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Golden chance is gone for U.S.

After key eliminations in the men's side, the team is looking to the women to keep hopes alive for a medal in the World Surfing Games.

October 22, 2006|Pete Thomas | Times Staff Writer

Like most 14-year-olds, Courtney Conlogue enjoys simple pleasures, such as playing with her dog, listening to music, going to school and participating in team sports.

But the cheery-eyed blond from Santa Ana is not a typical ninth-grader. She's a top-tier amateur surfer, an aspiring pro with superstar potential, and a proud representative of her country.

Conlogue, one of the youngest athletes in the 33-nation Lost Energy Drink ISA World Surfing Games at Huntington Beach Pier, was among very few bright spots on an otherwise gloomy Saturday for Team USA, which suffered key eliminations on the men's side and had its gold-medal hopes all but vanish.

The United States was in third place and had seven of 10 surfers still competing going into the seventh day of an eight-day competition. It was positioned to win for the first time since 1996, when the biennial event was last held at Huntington Beach.

But Chris Ward and twins C.J. and Damien Hobgood, all veterans of pro surfing's elite World Championship Tour, were unable to make it through Saturday's qualifying heats.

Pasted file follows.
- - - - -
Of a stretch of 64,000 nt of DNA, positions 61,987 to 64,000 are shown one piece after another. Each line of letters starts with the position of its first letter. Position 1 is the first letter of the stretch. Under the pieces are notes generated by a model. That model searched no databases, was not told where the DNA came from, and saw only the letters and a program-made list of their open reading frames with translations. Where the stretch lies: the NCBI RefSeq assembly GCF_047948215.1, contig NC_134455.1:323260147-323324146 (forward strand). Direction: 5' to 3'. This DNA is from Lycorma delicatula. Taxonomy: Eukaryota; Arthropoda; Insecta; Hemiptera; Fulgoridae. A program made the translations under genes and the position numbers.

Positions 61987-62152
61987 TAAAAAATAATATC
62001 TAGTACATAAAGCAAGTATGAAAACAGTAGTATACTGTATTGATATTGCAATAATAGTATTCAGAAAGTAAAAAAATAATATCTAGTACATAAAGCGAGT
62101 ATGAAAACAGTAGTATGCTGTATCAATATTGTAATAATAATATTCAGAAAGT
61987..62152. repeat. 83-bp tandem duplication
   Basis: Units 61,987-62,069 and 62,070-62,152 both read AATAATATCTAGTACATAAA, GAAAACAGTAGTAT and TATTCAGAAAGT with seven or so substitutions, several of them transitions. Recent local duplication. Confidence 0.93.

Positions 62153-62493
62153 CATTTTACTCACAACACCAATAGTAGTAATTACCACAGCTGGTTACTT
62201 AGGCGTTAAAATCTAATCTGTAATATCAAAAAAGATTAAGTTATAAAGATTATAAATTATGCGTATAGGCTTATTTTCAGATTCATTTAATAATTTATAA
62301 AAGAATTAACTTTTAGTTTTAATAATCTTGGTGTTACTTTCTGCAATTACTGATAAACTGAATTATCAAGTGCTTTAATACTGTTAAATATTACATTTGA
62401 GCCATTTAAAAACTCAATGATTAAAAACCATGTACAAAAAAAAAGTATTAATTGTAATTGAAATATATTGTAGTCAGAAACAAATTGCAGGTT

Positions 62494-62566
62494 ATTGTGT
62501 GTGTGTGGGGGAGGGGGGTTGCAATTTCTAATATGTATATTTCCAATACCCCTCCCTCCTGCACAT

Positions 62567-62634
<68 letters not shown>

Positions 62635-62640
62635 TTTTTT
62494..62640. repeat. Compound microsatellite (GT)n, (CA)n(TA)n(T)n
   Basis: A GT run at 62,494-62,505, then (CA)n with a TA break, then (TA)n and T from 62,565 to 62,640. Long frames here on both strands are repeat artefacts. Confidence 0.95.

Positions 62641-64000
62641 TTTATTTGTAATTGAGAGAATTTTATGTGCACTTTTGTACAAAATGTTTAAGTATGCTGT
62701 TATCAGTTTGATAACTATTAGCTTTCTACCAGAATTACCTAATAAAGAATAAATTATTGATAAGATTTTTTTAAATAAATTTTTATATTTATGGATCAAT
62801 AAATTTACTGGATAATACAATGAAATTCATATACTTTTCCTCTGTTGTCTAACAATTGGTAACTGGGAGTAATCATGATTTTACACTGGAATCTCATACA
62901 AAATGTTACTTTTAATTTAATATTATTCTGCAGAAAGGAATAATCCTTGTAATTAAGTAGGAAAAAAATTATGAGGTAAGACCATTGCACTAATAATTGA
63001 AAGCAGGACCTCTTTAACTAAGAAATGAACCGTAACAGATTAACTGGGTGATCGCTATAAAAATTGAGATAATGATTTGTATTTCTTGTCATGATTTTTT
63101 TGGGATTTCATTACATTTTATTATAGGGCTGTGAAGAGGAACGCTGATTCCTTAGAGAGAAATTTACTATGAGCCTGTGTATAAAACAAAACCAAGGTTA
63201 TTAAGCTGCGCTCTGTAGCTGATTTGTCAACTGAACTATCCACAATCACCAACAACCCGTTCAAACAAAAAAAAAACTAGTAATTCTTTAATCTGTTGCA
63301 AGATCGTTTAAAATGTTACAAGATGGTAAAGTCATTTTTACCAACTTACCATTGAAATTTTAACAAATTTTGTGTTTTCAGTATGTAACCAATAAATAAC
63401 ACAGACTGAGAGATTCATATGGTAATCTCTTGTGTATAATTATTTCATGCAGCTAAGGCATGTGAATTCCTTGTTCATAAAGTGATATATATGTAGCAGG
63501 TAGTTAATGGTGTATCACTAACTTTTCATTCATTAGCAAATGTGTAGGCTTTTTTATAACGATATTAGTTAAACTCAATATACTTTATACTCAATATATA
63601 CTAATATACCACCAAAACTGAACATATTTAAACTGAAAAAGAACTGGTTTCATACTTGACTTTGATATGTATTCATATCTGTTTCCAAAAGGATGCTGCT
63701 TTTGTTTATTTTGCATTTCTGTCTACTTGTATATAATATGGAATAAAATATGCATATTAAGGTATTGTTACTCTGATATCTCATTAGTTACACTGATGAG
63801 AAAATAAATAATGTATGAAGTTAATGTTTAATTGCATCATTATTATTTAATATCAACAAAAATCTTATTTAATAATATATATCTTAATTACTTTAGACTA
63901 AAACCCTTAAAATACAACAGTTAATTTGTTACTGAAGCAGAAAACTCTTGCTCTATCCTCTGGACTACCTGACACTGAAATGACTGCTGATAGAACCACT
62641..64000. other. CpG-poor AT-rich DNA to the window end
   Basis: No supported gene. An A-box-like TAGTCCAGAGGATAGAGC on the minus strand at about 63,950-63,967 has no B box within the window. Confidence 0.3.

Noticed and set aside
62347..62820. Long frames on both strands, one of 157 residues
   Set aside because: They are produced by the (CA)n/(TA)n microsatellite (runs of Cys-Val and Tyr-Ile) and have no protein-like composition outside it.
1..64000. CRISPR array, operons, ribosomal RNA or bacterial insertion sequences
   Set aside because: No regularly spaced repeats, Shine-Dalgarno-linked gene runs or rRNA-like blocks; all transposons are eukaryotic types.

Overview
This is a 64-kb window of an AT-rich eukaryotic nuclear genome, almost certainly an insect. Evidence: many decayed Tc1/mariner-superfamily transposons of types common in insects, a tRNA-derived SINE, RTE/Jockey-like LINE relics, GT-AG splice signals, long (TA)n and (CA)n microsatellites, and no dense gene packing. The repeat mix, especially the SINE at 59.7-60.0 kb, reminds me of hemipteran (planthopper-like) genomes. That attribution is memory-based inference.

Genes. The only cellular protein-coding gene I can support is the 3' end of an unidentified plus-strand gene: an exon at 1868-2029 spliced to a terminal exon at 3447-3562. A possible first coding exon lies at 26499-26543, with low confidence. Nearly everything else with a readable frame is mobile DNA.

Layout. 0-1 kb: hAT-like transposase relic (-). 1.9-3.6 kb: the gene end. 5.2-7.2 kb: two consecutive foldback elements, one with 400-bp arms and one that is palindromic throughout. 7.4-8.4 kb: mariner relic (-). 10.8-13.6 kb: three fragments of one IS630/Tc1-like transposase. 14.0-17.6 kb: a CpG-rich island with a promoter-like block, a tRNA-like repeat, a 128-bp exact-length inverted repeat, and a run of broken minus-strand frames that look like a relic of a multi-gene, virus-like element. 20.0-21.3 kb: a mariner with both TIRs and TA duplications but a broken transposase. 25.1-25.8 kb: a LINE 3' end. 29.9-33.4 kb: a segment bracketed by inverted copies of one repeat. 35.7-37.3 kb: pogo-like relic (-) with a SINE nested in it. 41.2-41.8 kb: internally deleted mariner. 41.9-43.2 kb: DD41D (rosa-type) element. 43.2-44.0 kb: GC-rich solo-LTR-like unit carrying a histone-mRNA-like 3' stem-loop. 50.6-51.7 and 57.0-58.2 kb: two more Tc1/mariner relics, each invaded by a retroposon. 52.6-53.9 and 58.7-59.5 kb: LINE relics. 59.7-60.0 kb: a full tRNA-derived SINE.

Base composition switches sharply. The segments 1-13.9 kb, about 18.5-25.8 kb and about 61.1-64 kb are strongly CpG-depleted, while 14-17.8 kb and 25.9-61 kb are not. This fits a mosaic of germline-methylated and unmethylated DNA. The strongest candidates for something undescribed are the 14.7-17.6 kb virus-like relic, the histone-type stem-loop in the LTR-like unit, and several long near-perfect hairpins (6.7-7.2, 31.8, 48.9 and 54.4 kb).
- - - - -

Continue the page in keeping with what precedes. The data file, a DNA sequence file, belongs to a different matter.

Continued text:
So, in this war of attrition, where surfers earn points based on how far they advance, the U.S. remained in third place with virtually no chance of overtaking leaders Australia and Brazil, which respectively have seven and six surfers still in the contest.

"It's pretty near impossible to win the gold," acknowledged U.S. Coach Peter Townend.

But the silver and bronze medals remain within grasp, he said, thanks to Julia Christian and Conlogue, the U.S. representatives in the open women's division who advanced to Round 5 after finishing Nos. 1 and 2 in their four-surfer heat against Hawaii's Bethany Hamilton and Lani Hunter.

Today's qualifying rounds will be followed by finals and the crowning of the world champion, plus individual champions in open, longboard and bodyboard divisions.

"The girls punted it over the line and the guys didn't. That's the bottom line," Townend said.

Advancing this far was expected of Christian, 24, a WCT veteran who finished second individually to Peru's Sofia Mulanovich in 2004 in Ecuador.

But for Conlogue, it's surprising simply because of her age and the magnitude of the event.

Hamilton, Hawaii's one-armed wonder, made a strong statement by opening the best-two-waves heat with a score of 7.67 on a four-foot left-hander she rode to the beach. Christian nearly matched that effort with a 6.60.

Conlogue, who fell on her first wave, caught a larger wave and fell again. She was clearly nervous, but while paddling back out she turned and took a smaller wave, which opened up nicely as she scored a 6.77 to move into second.

"It switched my heat around so I was able to make the nerves go away really fast," she said. "But it took about 10 minutes."

Christian re-established the lead with a 4.73 and later may have helped Conlogue immensely by purposely gaining position on Hamilton to keep her from catching a larger wave.

Christian then had a 7.17 to give her what would be a winning score of 13.77, and Conlogue had 6.00 for second.

Then Conlogue did something you might expect of someone so young and energetic: She walked down the beach and went surfing with her father.

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